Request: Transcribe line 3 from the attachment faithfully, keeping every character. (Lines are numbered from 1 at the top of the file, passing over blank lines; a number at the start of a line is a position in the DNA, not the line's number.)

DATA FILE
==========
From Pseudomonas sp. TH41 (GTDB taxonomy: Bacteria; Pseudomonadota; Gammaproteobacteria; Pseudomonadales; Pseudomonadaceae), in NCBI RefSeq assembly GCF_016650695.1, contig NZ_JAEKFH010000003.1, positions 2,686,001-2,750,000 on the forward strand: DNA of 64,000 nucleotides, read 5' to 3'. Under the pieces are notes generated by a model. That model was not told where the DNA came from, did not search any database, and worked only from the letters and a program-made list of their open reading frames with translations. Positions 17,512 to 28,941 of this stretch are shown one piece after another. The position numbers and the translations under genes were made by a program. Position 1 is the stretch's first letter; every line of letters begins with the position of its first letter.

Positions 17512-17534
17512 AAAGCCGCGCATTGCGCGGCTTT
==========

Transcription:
17512 AAAGCCGCGCATTGCGCGGCTTT